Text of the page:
Alexis Jensen is a student at the University of Kansas. She is an ISA Featured Blogger and is studying abroad with ISA in Salamanca, Spain.
After living in Salamanca for almost two months, I finally took the time to explore the city’s beautiful cathedral this weekend. Though I pass it almost every day on my way to class, until now I had no idea how magnificent it was on the inside. I spent several hours wandering the chapel, climbing up narrow staircases to the towers, and gazing down on the city from the rooftop. My favorite part, however, was the bell tower. It was the highest point of the cathedral, and therefore had the best views, but the best part was that I just so happened to be in the tower when the clock struck noon. After a series of twelve loud dongs from the largest bell that jarred my eardrums and vibrated through my chest, all of the bells began to chime a tune together. Now, when I say all of the bells, I don’t just mean the ones around me. All of the bells in all of the towers around Salamanca were singing together, the melody beginning in one tower and continuing in another. Although a bit loud, it was a lovely sound, one that I do not often hear in the states. This peaked my interest as to how these ancient, towering belfries used to be such an integral part of the daily life in Spain centuries ago.
Long before everyone walked around with tiny computers in their pockets, the bell towers served as a timekeeping device, and one could count the chimes each time it rang to indicate the hour. Many bell towers still serve this function today, and though it may be a nuisance to some, many people, like myself quite enjoy the sound of the bells. Traditionally, the bells were also rung to signify events of religious importance such as mass or prayer times throughout the day, as well as weddings and funerals. Bellkeeps often lived in the towers with their families, as the bells had to be rung by hand each hour.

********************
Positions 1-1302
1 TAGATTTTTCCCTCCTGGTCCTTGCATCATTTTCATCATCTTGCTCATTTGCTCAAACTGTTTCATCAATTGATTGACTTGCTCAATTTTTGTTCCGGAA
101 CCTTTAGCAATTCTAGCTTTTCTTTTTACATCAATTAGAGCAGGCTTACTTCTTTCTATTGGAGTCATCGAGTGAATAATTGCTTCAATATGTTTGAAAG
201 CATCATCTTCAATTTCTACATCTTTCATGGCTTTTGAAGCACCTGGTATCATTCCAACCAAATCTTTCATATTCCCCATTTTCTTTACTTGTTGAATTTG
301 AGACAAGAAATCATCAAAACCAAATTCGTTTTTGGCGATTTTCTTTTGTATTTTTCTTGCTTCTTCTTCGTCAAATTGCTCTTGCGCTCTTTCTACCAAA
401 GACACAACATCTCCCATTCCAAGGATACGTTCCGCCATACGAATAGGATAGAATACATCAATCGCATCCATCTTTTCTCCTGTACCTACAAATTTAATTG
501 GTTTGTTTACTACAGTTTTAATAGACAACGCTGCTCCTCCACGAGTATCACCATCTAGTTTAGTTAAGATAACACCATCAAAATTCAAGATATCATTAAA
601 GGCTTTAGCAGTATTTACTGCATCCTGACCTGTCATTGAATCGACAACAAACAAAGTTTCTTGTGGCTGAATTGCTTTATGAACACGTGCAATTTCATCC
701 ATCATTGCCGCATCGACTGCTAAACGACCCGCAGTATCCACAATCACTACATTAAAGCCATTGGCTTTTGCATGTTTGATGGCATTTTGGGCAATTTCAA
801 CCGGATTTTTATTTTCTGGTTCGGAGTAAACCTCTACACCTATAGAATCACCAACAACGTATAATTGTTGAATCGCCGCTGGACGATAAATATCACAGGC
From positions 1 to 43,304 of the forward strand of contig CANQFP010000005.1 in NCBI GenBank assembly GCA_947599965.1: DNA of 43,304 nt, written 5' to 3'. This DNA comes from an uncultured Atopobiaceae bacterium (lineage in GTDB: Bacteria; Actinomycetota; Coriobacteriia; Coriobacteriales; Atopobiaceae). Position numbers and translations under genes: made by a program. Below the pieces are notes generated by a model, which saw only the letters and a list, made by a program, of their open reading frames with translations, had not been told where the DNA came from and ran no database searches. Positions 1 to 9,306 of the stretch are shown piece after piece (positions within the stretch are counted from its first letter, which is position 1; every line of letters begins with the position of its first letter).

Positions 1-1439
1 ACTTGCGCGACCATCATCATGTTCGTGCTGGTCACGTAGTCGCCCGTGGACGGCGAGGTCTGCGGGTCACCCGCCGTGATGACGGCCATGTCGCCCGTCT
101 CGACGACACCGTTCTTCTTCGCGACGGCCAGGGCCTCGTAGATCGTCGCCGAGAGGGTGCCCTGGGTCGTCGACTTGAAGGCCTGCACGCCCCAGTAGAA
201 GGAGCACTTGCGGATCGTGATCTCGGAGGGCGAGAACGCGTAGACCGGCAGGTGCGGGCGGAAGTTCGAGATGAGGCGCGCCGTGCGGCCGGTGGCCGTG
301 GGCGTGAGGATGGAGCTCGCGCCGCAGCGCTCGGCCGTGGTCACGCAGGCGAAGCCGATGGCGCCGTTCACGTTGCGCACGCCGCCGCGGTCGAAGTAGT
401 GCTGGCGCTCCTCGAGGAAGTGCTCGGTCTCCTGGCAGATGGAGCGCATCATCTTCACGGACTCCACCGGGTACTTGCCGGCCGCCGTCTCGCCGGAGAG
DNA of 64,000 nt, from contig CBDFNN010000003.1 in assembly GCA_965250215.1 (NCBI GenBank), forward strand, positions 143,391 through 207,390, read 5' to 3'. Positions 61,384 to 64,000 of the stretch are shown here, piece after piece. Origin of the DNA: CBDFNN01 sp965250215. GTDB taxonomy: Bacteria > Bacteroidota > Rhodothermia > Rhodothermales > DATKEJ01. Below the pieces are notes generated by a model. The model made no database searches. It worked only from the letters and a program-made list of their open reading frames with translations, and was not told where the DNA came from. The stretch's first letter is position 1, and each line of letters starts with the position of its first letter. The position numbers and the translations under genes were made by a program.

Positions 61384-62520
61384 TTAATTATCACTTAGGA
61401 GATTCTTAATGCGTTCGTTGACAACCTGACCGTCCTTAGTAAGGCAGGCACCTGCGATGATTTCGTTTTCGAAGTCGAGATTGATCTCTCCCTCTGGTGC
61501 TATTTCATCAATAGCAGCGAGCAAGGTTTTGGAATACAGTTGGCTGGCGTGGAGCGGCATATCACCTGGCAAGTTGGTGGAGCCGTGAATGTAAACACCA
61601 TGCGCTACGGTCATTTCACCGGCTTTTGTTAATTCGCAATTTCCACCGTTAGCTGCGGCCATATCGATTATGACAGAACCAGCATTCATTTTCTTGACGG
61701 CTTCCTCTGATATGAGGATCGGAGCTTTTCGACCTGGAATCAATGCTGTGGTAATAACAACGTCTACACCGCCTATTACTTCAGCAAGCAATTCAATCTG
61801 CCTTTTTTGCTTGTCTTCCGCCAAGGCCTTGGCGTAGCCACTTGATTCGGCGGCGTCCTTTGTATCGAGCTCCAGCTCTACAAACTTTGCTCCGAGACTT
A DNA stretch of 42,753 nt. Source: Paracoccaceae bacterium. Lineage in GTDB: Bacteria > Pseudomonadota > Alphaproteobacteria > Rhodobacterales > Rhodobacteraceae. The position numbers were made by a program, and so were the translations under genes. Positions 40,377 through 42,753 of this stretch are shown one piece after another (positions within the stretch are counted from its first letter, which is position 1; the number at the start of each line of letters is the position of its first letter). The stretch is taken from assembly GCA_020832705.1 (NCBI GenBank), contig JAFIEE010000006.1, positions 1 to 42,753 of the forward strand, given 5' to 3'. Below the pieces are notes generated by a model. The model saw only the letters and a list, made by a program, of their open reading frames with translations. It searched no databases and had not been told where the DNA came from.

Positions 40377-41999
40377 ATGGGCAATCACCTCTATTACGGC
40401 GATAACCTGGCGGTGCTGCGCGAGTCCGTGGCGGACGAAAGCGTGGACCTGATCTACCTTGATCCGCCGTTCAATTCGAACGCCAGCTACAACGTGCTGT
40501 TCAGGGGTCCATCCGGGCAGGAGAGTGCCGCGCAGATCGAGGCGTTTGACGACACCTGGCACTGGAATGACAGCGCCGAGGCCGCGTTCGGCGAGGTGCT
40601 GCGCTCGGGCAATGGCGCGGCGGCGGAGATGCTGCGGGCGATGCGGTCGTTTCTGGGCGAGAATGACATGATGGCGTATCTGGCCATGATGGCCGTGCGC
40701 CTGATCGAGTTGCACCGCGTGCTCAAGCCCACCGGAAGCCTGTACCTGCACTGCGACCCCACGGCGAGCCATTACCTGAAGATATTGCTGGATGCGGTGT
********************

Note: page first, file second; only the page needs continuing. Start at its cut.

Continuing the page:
In 1755, the Lisbon Earthquake shook the city of Salamanca. The bells began to ring on their own and large cracks formed on the cathedral walls, causing the tower to lean slightly. Since then, it has been a tradition for a member of the bell ringing family (el Mariquelo) to climb the tower on October 31st to ring the highest bell to thank God that no similar catastrophes took place that year, as well as to check the angle of the tower to ensure that it did not continue to lean farther away from the cathedral. Though the last descendant of this family climbed the tower in the 1970s, the tradition has since resurfaced, and today I was able to view a recreation of the event, complete with traditional music, costumes, and dancing.
Although today we have little need for the bell towers, they continue to live on as a symbol tradition and community. The bells now ring themselves electronically, but if you close your eyes and listen to their ancient sound, you can take a step back in time and imagine how the people of Salamanca have listened to that very sound for over five hundred years. So, if you want to really experience the history of Salamanca, all you have to do is listen to the bells.
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